Life gives Michael lemon, Jewish organizations backed by the might of Jewish finance quickly assemble to make Michael lemonade. Michael feels special.
So, with the recent loss of my apartment (probably not underwater), my job (Hebrew teacher at synagogue probably now underwater), my favorite kosher Moroccan joint (Casablanca), and my city (definitely underwater), I’ve been a little at a loss at how exactly to go about dealing with my newfound refugee status.
The first thing that of course crossed my mind was, being a refugee, I could fulfill my lifelong dream of joining the Fugees. I approached them with my blazing new track “Even a Damn Jew is Better than Pras,” and while Wyclef was receptive, a shrieking Lauryn Hill reacted by staggering into the room covered in blood holding the headless carcass of a chicken and throwing a Bible at me (damn Lauryn, why you gotta be like that?).
So with that plan out, and inevitable musical stardom shelved for at least a few more months, I decided that instead of four months of PS2, attractive as that may sound, I would attempt to continue my amusing attempt at higher education in a different city. A city that replaces Mardi Gras, blaring tourist jazz and hurricanes with severe ethnic strife, blaring muezzins and a potentially incendiary Muslim population:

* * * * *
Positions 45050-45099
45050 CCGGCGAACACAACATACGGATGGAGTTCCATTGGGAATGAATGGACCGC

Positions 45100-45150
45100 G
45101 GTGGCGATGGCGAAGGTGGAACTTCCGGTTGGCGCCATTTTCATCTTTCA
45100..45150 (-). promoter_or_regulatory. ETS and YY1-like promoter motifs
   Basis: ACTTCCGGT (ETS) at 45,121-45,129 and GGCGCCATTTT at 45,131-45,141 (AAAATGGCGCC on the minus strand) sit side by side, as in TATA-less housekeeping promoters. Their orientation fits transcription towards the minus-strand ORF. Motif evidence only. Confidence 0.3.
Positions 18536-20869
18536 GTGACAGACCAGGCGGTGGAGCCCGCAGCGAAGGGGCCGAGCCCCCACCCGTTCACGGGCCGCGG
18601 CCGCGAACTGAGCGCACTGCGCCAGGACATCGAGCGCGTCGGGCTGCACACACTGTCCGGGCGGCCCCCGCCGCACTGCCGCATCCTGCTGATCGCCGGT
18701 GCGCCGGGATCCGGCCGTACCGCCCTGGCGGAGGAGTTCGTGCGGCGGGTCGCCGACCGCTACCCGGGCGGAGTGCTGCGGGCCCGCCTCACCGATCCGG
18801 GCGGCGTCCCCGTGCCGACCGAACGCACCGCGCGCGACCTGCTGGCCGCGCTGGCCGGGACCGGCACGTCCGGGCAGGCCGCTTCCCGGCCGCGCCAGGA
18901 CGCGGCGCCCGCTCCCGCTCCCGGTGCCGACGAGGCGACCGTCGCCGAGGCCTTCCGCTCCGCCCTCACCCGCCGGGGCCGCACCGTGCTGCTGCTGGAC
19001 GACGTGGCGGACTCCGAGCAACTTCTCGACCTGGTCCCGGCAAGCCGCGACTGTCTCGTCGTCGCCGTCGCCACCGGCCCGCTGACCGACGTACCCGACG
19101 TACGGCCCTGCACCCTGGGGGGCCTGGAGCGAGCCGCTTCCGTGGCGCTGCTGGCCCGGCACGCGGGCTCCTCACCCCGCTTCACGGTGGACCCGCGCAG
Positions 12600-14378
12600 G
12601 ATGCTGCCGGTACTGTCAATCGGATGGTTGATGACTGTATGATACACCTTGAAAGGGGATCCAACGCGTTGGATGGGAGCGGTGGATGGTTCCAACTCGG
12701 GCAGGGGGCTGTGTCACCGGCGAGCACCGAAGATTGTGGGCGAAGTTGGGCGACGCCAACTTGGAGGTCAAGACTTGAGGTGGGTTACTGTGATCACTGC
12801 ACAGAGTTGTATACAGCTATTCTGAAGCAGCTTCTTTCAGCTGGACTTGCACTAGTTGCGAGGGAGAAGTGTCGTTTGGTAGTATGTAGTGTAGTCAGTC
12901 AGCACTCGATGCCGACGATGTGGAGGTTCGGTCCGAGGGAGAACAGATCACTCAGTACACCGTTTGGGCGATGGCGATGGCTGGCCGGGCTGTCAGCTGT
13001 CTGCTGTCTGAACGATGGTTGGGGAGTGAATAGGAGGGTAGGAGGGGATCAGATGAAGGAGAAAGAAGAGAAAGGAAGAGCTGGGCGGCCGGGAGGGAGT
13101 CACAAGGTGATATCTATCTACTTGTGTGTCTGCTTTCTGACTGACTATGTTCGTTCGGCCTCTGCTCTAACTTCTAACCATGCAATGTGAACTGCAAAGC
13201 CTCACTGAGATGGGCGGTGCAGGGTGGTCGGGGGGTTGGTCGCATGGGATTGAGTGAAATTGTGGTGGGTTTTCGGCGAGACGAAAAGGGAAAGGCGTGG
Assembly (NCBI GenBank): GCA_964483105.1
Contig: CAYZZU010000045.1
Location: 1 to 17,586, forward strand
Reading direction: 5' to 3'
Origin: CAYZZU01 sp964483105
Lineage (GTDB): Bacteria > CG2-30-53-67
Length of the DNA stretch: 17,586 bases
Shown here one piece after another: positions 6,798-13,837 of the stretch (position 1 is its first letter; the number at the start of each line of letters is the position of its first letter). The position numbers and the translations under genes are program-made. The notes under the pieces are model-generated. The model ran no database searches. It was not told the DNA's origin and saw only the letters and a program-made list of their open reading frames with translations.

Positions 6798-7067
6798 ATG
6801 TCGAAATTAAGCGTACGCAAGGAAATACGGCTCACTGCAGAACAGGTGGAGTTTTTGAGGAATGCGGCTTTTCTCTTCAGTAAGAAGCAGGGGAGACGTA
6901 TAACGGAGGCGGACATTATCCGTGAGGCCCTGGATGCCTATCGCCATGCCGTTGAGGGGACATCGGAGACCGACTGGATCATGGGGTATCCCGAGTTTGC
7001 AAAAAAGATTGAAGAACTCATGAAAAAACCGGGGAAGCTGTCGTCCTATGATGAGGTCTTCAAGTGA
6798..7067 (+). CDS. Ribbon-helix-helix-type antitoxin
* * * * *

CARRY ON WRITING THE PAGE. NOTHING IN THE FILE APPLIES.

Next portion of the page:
greater Detroit Jerusalem.
Yes, as it turns out, occasionally being a member of the world’s most widely despised minority group pays off. Thanks to the generosity of certain organizations and donors and the general fuzziness of My Fellow Jews, the Hebrew University (in addition to the other major universities in Israel) have decided to accept all interested students displaced by Katrina, and furthermore to waive all tuition fees. In addition, the Jewish Agency has made available funds to pay for the (morbidly expensive) price of a plane ticket from your home to Zion.
That’s right. I’m going to Israel for free. Doesn’t it make you almost wish your city was underwater?
So I really just wanted to use this forum to thank the generous people at Hebrew U, Tel Aviv U, U of Haifa, Ben Gurion U, Bar-Ilan U, the Jewish Agency and MASA for making it possible for Jewish students exiled by Katrina not only to in some way continue with their lives, but to do it in Israel without having to worry about where the money’s coming from. Isn’t it a beautiful thing when our people work together?
In addition, as soon as I compile some sources and talk to some people, I’m planning to write a detailed, serious post about the current and future state of the New Orleans Jewish community and how the hurricane has affected it. I have a vested interest after all.